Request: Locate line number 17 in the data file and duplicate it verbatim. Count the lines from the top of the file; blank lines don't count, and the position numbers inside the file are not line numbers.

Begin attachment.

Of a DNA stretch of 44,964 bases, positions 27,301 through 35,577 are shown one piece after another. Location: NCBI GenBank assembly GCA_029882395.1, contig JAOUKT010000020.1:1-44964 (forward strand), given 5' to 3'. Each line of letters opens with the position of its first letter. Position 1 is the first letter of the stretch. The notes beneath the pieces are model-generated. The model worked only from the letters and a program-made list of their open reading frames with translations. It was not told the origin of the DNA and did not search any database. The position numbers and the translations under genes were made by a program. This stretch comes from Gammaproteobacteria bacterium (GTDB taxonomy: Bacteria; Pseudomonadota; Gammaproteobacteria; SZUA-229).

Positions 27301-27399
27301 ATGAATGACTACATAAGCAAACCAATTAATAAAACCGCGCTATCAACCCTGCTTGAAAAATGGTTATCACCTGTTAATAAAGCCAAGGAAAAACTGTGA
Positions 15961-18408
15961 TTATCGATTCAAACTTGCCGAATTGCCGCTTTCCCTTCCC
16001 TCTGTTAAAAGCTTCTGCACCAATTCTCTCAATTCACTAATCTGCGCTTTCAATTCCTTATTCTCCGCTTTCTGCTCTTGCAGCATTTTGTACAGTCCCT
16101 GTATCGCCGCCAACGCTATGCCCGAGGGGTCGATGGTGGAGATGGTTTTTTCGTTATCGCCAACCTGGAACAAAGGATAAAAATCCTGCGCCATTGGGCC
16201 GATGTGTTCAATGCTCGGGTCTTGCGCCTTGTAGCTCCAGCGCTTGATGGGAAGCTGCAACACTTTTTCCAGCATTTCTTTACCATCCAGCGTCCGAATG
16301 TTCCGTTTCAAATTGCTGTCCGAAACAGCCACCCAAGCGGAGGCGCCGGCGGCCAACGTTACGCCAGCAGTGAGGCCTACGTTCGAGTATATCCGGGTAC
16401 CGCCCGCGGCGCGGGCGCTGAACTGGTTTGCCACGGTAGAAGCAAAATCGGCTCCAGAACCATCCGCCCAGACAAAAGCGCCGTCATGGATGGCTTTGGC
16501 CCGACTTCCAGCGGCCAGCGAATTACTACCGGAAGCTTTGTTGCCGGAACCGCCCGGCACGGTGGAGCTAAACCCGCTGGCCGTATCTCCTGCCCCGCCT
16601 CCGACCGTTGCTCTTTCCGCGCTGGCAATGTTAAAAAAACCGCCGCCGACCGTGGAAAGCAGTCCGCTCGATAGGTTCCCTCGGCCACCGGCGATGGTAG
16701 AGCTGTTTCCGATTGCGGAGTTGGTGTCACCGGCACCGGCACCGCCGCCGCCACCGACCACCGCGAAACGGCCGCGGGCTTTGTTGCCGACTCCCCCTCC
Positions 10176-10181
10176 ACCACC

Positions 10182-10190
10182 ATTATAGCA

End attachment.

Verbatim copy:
10182 ATTATAGCA